Johnny Cash and June Carter Cash
He was the man in black. She was the woman whose blue eyes he saw everywhere. Country music fixtures before they ever met, together they formed a partnership as solid as bedrock. Looking back at their history, it's really no surprise that Johnny and June Carter Cash were drawn to one another. Both were born into families who embraced country music, both could command a stage. They ran in the same social circles and were introduced by none other than the King himself, Elvis Presley.
But for all their similarities, there were vast differences. June‘s image remained wholesome throughout her career. Johnny was a bit of a loner, not only credited with roughing up country music's clean-cut image, but blighting his own through drug and alcohol addiction. With her help, he worked hard to overcome his addictions, though it proved to be a lifelong struggle: As late as 1985, he checked himself into the Betty Ford Center.
While Johnny Cash won numerous accolades during his lifetime, June is probably most famous for co-authoring (with Merle Kilgore) "Ring of Fire," the atypical and dark love song about her unrequited love for Johnny during their early friendship. The Cashes remained together until her death in 2003. He died a little less than 4 months later. They are buried beside each other in Hendersonville, Tennessee.
George Jones and Tammy Wynette
Known to many as the tragic country queen, Tammy Wynette was the first country music artist to go platinum and counts more than 20 number-one hits on her resume. Talented but headstrong and prone to drama, she was a disaster when it came to relationships. Her gift lay in the endearing and sad delivery of her songs. In tunes such as the famed "Stand by Your Man," fans and critics alike felt the devastation residing beneath. This dark undercurrent may have drawn her to George Jones, a superstar in his own right, Jones charted more than 160 songs on the Billboard charts during his career, more than any other country artist.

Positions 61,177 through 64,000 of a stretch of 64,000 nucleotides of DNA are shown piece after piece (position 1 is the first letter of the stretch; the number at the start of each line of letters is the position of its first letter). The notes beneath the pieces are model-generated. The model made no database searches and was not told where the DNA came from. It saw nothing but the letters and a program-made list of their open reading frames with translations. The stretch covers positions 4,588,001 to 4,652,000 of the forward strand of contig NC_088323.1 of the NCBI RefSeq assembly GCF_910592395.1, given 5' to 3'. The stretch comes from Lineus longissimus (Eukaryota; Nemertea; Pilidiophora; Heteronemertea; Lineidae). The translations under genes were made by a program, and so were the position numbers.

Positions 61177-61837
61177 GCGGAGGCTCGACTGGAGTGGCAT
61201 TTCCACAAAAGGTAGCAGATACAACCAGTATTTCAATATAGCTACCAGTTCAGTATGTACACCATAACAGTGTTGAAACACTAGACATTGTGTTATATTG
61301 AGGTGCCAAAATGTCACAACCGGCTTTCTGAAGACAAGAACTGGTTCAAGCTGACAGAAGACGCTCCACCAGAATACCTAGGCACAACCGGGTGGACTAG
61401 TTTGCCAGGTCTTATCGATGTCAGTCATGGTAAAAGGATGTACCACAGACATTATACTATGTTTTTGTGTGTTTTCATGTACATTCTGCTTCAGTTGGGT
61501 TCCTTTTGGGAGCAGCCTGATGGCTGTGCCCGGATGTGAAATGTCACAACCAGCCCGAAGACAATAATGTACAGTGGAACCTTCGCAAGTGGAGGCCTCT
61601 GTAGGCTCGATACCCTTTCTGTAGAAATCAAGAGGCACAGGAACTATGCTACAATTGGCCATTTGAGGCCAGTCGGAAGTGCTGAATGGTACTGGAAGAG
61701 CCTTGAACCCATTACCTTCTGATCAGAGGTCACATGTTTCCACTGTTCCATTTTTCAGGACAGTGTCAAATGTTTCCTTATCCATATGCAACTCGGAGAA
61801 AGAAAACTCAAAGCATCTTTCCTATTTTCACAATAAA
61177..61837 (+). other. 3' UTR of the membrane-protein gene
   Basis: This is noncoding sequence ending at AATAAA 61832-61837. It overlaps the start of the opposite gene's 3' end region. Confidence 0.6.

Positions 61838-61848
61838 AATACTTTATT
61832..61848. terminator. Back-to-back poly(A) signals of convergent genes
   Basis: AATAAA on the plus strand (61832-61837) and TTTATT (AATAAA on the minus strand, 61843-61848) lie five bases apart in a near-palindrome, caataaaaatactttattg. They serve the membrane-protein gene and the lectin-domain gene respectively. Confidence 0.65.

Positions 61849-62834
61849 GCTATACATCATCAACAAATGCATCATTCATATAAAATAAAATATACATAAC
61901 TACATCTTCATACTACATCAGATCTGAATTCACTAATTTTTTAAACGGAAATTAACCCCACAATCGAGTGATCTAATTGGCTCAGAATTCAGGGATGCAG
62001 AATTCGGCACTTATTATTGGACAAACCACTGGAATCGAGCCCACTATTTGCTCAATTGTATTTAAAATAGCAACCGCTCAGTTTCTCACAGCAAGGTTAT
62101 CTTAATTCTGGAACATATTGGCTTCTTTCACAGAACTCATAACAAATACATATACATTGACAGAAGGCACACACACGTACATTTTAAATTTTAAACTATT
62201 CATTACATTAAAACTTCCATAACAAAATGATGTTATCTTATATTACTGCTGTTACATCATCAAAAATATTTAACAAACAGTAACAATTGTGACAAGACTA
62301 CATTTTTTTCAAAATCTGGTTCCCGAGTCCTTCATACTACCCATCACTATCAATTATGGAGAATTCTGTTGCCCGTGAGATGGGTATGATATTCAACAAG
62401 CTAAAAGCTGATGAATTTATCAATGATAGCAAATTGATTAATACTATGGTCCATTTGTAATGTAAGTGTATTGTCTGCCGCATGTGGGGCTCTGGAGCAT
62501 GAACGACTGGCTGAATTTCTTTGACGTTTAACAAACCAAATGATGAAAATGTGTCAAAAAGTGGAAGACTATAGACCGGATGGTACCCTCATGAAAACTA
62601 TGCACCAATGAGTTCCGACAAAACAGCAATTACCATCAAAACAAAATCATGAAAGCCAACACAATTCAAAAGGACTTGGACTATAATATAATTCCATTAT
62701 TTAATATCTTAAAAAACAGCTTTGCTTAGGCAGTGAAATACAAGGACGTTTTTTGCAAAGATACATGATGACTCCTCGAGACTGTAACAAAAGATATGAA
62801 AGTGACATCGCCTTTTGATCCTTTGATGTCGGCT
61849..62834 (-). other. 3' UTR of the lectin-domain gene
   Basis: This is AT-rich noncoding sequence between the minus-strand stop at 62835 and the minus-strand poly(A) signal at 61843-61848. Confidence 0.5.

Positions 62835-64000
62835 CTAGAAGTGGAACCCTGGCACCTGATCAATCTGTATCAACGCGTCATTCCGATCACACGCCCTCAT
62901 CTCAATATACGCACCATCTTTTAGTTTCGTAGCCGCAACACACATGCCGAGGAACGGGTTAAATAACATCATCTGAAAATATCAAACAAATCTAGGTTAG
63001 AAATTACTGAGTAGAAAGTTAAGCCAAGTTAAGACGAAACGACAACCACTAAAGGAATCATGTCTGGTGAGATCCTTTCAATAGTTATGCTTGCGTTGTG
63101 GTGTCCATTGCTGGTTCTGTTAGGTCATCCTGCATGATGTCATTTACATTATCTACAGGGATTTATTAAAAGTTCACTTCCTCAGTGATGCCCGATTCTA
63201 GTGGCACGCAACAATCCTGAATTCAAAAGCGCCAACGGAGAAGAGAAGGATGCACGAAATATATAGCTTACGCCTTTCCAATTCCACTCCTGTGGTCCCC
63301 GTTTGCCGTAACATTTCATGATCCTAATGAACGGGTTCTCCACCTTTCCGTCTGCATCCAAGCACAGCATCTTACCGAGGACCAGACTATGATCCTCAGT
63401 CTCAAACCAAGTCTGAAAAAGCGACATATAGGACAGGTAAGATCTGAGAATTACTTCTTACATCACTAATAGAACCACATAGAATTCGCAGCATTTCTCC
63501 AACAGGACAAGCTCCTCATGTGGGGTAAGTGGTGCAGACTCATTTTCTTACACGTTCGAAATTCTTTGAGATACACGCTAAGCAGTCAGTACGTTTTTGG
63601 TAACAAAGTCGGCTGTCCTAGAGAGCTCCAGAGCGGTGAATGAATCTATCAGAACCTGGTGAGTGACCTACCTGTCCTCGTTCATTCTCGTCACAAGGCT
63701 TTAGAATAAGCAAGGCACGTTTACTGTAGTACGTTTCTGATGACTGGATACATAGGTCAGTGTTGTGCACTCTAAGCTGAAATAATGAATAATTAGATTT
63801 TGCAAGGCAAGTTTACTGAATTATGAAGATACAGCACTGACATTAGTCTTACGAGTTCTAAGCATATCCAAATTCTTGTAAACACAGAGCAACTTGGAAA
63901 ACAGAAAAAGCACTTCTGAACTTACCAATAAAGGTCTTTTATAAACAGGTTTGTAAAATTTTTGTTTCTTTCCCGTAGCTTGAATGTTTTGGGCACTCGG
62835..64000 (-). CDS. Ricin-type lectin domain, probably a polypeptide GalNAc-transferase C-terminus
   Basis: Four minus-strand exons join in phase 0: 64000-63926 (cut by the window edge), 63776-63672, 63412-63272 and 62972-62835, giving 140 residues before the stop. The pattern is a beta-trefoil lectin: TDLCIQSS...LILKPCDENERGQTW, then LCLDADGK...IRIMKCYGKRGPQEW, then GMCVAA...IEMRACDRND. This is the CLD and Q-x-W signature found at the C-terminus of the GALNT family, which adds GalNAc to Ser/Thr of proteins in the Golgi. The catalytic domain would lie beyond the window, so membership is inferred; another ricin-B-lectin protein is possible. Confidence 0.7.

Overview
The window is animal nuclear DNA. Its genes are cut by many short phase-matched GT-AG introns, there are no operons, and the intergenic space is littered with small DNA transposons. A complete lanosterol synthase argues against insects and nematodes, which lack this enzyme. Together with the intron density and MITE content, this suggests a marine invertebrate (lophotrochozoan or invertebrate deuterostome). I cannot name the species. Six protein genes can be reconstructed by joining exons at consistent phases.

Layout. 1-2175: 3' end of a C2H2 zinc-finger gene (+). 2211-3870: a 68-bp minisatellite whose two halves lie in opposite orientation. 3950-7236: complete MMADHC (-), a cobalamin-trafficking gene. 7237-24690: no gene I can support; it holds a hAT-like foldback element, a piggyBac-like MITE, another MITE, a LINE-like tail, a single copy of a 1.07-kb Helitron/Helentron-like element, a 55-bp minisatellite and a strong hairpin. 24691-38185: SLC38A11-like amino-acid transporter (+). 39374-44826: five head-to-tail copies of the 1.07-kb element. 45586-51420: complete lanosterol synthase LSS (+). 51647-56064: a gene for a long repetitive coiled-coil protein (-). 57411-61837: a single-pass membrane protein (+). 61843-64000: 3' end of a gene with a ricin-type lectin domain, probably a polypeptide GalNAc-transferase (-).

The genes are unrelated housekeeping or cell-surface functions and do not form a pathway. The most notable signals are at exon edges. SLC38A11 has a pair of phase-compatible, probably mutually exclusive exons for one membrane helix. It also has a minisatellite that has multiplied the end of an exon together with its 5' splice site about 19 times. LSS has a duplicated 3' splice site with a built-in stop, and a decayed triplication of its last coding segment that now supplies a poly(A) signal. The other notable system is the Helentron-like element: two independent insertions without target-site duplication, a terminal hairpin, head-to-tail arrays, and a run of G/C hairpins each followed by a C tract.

During their six-year marriage, Jones made headlines for more than his music. Notorious for his off-stage bad habits, which included a cocaine addiction and an uncanny ability to locate the nearest bar, he became notorious for skipping out on shows. His many concert cancellations (more than 50) over his career earned him the nickname “No Show” Jones.
Although their marriage crumbled beneath the limelight, Wynette and Jones continued to collaborate in the studio. Together, they recorded three songs that reached the top 10 country music charts. Two decades later, in 1995, they paired up again for their reunion album, One — the last album Wynette recorded before her death in 1998. Jones, happily married to his fourth wife, manager Nancy Sepulvado, continues to perform today. He credits Sepulvado with saving him from his hard-living ways.
Waylon Jennings and Jessi Colter
Waylon Jennings and Jessi Colter shared a love of music and an independent streak. Jennings’ first flirtation with music was as a disc jockey at the ripe age of 14. By 18 he was playing bass with his childhood friend Buddy Holly. Colter spent much of her sheltered and solitary childhood under her mother's watchful eye, writing songs and playing the piano in church. Her passion for country music ignited when she first heard the notorious George Jones. At the age of 14 she produced her first single, “Lonesome Road.”